Jan Lüning heads HZB Institute for Electronic Structure Dynamics
The HZB Institute for Electronic Structure Dynamics, newly founded on 1 May, develops experimental techniques and infrastructures to investigate the dynamics of elementary microscopic processes in novel material systems. This will help to optimise functional materials for sustainable technologies.
Prof. Dr. Jan Lüning is an internationally recognised expert in research with synchrotron radiation. Before joining HZB in 2018, he was a professor at Sorbonne University in Paris and worked at the French synchrotron SOLEIL.
Three groups belong to the institute: Dr Ulrich Schade's group operates the IRIS infrared beamline at the BESSY II synchrotron radiation source. He examines molecular processes in novel functional materials that enable, for example, energy conversion or catalytic water splitting.
The group "Ultra-Short-Time Laser Spectroscopy" led by Dr. Iain Wilkinson works in the laser laboratories ULLAS and LIDUX and investigates the dynamics of reactions in aqueous solutions and at aqueous interfaces on ultra-short time scales.
The third group, led by Dr. Christian Schüssler-Langeheine and Dr. Niko Pontius, operates the Femtoslicing Facility at BESSY II and conducts research on materials with complex phase transitions that have the potential to make electronic and magnetic devices smaller, faster and more energy efficient.
The institute's research activities are part of the Helmholtz Association's Programme-Oriented Funding (POF IV) in the Research Field Matter.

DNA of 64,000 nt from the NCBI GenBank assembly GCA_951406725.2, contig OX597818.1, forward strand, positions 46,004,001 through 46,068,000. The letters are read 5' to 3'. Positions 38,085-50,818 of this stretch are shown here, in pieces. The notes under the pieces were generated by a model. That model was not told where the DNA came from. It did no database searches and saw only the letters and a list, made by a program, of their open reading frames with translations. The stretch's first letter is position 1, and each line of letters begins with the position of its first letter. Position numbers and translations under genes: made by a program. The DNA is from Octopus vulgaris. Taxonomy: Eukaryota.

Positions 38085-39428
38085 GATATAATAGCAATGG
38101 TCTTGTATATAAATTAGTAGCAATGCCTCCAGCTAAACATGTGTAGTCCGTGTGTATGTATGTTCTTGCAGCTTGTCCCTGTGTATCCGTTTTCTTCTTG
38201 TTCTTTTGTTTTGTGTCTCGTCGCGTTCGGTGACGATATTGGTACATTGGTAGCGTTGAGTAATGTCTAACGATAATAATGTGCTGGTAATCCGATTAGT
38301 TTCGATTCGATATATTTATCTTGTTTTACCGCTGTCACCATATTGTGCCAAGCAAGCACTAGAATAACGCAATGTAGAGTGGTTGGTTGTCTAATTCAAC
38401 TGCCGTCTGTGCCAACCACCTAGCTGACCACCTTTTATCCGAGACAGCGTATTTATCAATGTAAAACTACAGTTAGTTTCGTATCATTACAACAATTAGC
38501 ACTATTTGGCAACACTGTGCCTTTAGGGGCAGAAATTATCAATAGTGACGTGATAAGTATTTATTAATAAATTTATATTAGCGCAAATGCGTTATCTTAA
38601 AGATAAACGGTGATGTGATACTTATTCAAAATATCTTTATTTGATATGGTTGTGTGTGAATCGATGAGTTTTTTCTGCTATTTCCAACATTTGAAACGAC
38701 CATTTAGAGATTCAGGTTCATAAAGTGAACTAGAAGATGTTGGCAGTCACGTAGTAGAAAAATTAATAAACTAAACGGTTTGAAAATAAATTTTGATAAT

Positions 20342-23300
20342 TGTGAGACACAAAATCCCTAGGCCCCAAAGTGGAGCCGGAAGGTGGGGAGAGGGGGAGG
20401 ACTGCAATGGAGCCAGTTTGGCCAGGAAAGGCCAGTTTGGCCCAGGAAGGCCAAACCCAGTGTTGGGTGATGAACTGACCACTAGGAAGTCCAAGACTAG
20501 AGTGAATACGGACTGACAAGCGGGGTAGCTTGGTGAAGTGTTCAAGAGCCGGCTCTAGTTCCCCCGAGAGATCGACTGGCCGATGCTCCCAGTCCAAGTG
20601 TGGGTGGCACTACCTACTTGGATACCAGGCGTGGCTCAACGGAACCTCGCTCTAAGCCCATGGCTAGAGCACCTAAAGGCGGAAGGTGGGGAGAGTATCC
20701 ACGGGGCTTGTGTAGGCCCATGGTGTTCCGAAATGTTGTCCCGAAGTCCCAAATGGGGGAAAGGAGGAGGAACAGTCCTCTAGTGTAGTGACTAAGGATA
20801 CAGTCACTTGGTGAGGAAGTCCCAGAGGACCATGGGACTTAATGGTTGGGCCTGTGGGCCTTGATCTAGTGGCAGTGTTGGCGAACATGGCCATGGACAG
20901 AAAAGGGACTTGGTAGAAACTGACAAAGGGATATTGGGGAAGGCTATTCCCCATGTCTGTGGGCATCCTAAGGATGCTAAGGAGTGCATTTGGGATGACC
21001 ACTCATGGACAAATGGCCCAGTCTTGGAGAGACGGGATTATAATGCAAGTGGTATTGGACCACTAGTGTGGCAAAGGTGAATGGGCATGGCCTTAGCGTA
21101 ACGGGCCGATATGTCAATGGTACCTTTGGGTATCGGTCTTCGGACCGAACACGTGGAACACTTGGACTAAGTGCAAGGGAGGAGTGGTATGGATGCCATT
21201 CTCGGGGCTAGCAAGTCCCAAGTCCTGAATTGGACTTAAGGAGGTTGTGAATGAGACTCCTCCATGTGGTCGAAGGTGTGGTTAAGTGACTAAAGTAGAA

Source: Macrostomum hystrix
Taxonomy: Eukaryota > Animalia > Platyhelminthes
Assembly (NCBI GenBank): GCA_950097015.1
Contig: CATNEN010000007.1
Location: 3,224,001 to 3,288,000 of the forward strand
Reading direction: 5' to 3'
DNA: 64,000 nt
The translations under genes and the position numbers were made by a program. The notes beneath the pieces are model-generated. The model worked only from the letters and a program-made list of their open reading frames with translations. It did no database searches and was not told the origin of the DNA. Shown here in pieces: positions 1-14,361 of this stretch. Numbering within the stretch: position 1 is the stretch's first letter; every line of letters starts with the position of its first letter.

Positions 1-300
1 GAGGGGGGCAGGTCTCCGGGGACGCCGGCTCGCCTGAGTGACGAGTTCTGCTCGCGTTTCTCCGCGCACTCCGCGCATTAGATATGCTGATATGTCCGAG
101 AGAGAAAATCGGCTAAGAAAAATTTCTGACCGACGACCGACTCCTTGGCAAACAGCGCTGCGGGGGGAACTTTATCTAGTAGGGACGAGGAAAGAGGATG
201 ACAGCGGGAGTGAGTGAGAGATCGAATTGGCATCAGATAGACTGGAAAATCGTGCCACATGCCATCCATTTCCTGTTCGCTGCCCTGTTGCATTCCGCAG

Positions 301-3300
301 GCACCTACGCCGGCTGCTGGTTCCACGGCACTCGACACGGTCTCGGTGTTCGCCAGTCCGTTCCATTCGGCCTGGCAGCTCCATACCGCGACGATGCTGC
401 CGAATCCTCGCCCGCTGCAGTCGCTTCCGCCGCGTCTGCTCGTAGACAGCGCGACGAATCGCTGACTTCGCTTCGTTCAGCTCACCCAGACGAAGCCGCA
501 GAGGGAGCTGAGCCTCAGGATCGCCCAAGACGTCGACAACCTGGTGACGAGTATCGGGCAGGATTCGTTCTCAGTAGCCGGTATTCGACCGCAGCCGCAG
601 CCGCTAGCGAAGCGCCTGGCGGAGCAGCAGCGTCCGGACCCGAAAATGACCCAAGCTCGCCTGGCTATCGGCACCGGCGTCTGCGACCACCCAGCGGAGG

Spintronics at BESSY II: Domain walls in magnetic nanowires
Magnetic domains walls are known to be a source of electrical resistance due to the difficulty for transport electron spins to follow their magnetic texture. This phenomenon holds potential for utilization in spintronic devices, where the electrical resistance can vary based on the presence or absence of a domain wall. A particularly intriguing class of materials are half metals such as La2/3Sr1/3MnO3 (LSMO) which present full spin polarization, allowing their exploitation in spintronic devices. Still the resistance of a single domain wall in half metals remained unknown. Now a team from Spain, France and Germany has generated a single domain wall on a LSMO nanowire and measured resistance changes 20 times larger than for a normal ferromagnet such as Cobalt.
Fractons as information storage: Not yet quite tangible, but close
A new quasiparticle with interesting properties has appeared in solid-state physics - but so far only in the theoretical modelling of solids with certain magnetic properties. An international team from HZB and Freie Universität Berlin has now shown that, contrary to expectations, quantum fluctuations do not make the quasiparticle appear more clearly, but rather blur its signature.
Graphene on titanium carbide triggers a novel phase transition
Researchers have discovered a Lifshitz-transition in TiC, driven by a graphene overlayer, at the photon source BESSY II. Their study sheds light on the exciting potential of 2D materials such as graphene and the effects they can have on neighboring materials through proximity interactions.